I agree.  That is one reason why we (Megan) have been developing strategies and workflows aimed at integrating audiovisual processing and description into our existing archival processing workflows, including describing audiovisual content in EAD finding aids.  Too often audiovisual items are intellectually separated from their contextual “home” via item level descriptive metadata that lives outside of the EAD finding aid.  I think it’s important that we not exclude any archival materials from our EAD finding aids simply because of their physical format, nor abandon archival theories and best practices for the same reason. 


While I hope that are all able to create LD in the future and get it out there for others to use in any number of applications, I also believe that most of us will continue to create EAD finding aids for the foreseeable future, with all of “old fashioned” shortcomings.  I also believe that much of the structured data in those same finding aids could be repurposed to create LD.  Most importantly, however, is the need to provide immediate enhanced and easy online access to our archival audiovisual items and collections, and, to me, EAD seems to be the most efficient way to do this.  





Barbara D. Aikens

Head of Collections Processing | Archives of American Art, Smithsonian Institution

Email: [log in to unmask] | Phone: 202.633.7941


Visit our website and the Terra Foundation Center for Digital Collections.

Follow us on Twitter and Facebook


FedEx, UPS, and DHL deliveries: 750 9th Street, NW (at H) | Suite 2200 | Washington, DC 20001

U.S. Postal deliveries:  PO Box 37012 | Victor Building, Suite 2200, MRC 937 | Washington, DC 20013-7012


From: Encoded Archival Description List [mailto:[log in to unmask]] On Behalf Of Connizzo, Nick
Sent: Thursday, July 31, 2014 2:09 PM
To: [log in to unmask]
Subject: Re: BIBFRAME and archival description (was AV study posted)



I think we certainly still need finding aids - the biggest worry I have in the LD world is that we lose the essence of archival theory, which is collections (and items) in context. One thing we need to preserve is not just the ability to be able to find items, but also to view the relationship between the items and their creator. Linked data shouldn't take this away, but instead enable tons of additional relational data (to other collections, creators, and concepts). I think the place of the finding aid in the future should be as one access point, instead of as the only access point.


I think the issue is not whether we can transform, because obviously we have been transforming EAD to MARC for a long time, but I think we'd all agree that MARC is not really an ideal way to look at an archival collection. The hope is that we can be part of BIBFRAME to break down the wall between "traditional" library resource description and archival description. Is it possible to have a data structure that works for both? I think so.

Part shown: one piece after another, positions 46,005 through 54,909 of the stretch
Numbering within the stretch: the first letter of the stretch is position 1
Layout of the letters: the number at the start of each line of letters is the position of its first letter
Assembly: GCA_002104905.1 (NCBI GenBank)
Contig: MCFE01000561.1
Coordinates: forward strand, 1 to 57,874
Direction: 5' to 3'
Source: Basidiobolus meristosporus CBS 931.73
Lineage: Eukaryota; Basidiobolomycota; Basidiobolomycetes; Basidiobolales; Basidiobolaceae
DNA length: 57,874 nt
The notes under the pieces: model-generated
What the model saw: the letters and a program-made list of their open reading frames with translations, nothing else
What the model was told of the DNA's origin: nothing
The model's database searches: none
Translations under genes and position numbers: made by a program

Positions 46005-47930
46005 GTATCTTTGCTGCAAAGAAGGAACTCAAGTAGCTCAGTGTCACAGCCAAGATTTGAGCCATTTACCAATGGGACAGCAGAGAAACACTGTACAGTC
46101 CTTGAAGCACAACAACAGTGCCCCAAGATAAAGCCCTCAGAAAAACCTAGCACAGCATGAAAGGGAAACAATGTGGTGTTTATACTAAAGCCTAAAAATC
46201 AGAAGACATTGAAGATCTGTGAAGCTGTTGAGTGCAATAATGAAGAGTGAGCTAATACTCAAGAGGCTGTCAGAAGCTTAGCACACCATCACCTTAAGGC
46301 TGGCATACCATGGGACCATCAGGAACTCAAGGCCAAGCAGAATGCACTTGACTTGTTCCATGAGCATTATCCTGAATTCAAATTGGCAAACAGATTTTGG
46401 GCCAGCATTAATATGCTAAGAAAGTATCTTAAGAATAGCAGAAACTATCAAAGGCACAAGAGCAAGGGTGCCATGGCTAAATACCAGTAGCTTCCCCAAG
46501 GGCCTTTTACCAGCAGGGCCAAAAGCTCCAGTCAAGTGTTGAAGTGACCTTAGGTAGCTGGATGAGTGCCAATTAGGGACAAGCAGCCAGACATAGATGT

On Thu, Jul 31, 2014 at 1:35 PM, Nathan Tallman <[log in to unmask]> wrote:


On Thu, Jul 31, 2014 at 12:58 PM, Connizzo, Nick <[log in to unmask]> wrote:

My personal feeling is that we might need to sunset EAD and move to a different description standard that better integrates with linked data, but obviously that's a massive effort. EAD always seemed to me to be, frankly, the way to electronically re-create the paper finding aid. Maybe that's being unfair, but we can do so much more with our data. We need to be thinking less "how can I make my finding aids work in a world of linked data?" and more "how can I get my data into this network?" The finding aid is just one way to do it.


I've always thought of EAD as describing a finding aid more than describing archival content. It's the finding aid itself that describes archival content. (EAD3 may be changing this.) 


But what this question gets to is, do we need finding aids? There's been research on this topic, with people on both sides. Some think everything should be described in a database (pick a level) and we query the database.  Personally, I don't think the finding aid is going away. It's the best way to describe the complex relationships between creators and their content. However, as Nick suggests, I think we'll start to see additional ways to get archival description into the linked open data world. I admit that I have only superficial knowledge of BIBFRAME, but shouldn't we be able to map/transform things, even if it has an intermediate format/schema in between? EAD-->MODS-->BIBFRAME/LOD





Nathan Tallman

Digital Content Strategist

University of Cincinnati



Nick Connizzo
Digital Archivist
Special Collections Research Center, Gelman Library
2130 H. Street NW, Washington DC 20052
[log in to unmask]